Without a sudden injection of funds, the Slough Volunteer Centre will close its doors to the public in less than a week.
The charity in Osborne Street has been running for about 20 years and helps at least 1,000 people a year find volunteering placements.
Cash from a five-year lottery fund will run out at the end of this month and the centre’s applications for further funding have been unsuccessful.
Centre manager Sajidah Chaudhary puts this down to Government and council cuts, meaning more and more non-profit organisations and charities are applying for grants.
The closure means the walk-in service will stop on Thursday, with the four part-time members of staff leaving for good one week later.
Sajidah said the centre works with smaller charities which do not have websites or potential volunteers who have no access to the internet.
“What is frustrating for us is, there are going to be thousands of people who will miss out, especially people who need face to face,” she said.
“If you are unemployed, you won’t have the money for internet access.”
To run at full capacity, the non-profit centre would need about £70,000 a year but Sajidah says they would need much less than this and could ‘run on a shoestring’ to tide them over until they were able to secure more funding.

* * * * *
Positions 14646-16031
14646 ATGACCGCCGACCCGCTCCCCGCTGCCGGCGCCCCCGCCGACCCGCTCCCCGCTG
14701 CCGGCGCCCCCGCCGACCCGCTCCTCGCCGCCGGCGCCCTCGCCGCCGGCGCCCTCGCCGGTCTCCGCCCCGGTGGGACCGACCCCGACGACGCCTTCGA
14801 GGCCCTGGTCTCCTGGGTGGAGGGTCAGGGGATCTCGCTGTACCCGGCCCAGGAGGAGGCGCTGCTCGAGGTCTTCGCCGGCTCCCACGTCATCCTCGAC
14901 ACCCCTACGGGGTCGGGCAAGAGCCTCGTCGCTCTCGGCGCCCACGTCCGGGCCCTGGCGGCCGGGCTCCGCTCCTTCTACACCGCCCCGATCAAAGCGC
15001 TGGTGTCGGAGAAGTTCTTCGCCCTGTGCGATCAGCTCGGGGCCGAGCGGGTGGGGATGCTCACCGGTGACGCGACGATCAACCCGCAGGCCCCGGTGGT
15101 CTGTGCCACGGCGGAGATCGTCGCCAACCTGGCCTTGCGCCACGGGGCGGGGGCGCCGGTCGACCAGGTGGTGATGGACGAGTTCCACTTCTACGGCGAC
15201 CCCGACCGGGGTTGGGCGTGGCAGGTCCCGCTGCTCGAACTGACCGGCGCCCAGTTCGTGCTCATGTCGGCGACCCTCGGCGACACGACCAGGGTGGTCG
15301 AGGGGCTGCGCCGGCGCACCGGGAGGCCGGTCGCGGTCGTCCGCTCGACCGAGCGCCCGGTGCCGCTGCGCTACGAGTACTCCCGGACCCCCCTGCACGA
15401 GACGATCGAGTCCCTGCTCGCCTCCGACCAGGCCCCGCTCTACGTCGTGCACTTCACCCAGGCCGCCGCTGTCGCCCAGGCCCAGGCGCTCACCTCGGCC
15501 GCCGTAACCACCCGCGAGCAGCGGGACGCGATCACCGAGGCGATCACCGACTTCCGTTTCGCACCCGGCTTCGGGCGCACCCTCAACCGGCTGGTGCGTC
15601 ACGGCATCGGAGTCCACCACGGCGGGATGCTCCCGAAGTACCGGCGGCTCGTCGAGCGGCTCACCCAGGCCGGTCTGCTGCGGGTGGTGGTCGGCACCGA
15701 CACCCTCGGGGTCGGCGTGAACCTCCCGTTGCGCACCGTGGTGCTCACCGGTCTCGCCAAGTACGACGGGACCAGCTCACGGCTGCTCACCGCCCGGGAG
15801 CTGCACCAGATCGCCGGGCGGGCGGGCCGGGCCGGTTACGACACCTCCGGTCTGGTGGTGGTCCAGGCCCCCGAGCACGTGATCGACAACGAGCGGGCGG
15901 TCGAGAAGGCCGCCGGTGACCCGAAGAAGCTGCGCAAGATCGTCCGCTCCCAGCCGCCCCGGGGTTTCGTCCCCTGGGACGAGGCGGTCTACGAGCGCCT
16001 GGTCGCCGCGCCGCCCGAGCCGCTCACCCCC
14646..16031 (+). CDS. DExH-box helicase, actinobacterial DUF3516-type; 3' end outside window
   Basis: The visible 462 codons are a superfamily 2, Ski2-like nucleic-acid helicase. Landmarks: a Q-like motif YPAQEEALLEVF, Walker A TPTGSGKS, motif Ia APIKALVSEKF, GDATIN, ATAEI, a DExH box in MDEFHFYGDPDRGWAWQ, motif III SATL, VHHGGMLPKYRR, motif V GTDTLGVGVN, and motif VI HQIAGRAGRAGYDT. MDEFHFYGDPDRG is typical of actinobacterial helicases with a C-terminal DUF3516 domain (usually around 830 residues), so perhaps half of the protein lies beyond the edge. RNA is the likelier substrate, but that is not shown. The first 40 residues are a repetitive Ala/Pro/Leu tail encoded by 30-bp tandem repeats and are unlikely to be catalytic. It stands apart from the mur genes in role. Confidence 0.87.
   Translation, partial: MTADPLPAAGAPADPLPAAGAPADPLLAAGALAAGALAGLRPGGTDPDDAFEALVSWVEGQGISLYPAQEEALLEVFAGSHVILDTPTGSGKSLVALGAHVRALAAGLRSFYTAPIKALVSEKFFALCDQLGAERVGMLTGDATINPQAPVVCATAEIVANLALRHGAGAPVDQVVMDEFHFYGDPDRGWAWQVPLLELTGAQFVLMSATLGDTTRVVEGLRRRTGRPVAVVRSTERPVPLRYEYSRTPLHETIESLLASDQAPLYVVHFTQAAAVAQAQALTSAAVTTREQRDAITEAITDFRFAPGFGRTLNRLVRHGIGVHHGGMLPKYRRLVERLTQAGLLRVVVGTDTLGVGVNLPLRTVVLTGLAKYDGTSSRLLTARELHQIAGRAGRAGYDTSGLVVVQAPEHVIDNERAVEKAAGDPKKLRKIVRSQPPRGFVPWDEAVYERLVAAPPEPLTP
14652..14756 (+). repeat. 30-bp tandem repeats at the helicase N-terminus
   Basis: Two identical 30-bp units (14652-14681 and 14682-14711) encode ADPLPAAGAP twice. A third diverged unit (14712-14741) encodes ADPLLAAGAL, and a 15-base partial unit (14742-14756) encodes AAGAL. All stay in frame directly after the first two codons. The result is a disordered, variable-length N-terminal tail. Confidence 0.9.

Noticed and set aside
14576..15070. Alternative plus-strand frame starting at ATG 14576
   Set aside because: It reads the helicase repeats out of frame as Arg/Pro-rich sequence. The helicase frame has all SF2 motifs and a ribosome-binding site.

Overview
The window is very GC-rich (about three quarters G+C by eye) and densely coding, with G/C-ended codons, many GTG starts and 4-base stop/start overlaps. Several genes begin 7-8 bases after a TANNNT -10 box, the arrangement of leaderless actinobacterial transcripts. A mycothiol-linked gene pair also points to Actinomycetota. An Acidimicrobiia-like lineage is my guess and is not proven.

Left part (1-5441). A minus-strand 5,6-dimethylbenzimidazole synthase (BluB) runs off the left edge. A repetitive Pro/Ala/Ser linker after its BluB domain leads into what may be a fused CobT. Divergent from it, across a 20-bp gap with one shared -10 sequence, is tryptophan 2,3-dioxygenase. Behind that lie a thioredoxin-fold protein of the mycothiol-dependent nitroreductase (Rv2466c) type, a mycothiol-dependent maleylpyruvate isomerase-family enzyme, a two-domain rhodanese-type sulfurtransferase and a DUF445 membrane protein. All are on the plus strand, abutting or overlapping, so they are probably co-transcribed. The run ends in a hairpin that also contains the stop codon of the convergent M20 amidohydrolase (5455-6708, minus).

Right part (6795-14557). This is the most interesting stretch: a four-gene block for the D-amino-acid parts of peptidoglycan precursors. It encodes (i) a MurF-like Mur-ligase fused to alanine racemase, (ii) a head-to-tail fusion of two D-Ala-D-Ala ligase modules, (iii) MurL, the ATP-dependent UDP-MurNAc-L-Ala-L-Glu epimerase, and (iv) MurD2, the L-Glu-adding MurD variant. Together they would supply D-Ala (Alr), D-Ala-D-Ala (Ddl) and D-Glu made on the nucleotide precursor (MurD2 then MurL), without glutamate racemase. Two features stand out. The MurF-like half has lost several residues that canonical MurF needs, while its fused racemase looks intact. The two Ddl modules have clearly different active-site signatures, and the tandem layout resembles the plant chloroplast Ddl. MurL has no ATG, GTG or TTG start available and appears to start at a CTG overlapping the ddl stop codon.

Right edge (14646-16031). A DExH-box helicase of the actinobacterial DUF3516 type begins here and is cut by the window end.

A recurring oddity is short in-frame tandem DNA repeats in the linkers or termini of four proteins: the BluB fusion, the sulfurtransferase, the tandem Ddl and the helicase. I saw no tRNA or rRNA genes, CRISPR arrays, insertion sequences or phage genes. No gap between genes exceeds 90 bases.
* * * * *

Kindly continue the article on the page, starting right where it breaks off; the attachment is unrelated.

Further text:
“Eventually we would get some more money; we don’t want to throw away everything we have,” she said.
Slough Volunteer Centre received a £57,000 grant in 2012 from Slough Council for Voluntary Service (Slough CVS) and this week, Ramesh Kukar, chief executive of Slough CVS, reacted to the news of the centre’s imminent closure.
He said the centre would need more than a few thousand pounds and a longer-term plan to stay afloat.
He said: “I think it will be a loss to Slough but what it shows is that you need a lot of skills to run a charity, to help support their strategic thinking.
“They worked a lot with people who needed that support to volunteer; that is where there will be a loss.
“Government cuts are going to even more severe so charities are going to become even more important.
“We need more experts with a business background to support them.”
On Wednesday, the centre celebrated its final graduates of the WAVE scheme (Wider Access to for Volunteering for Everyone).
It supports people with additional needs, including ex-offenders and people with learning difficulties or mental health issues.
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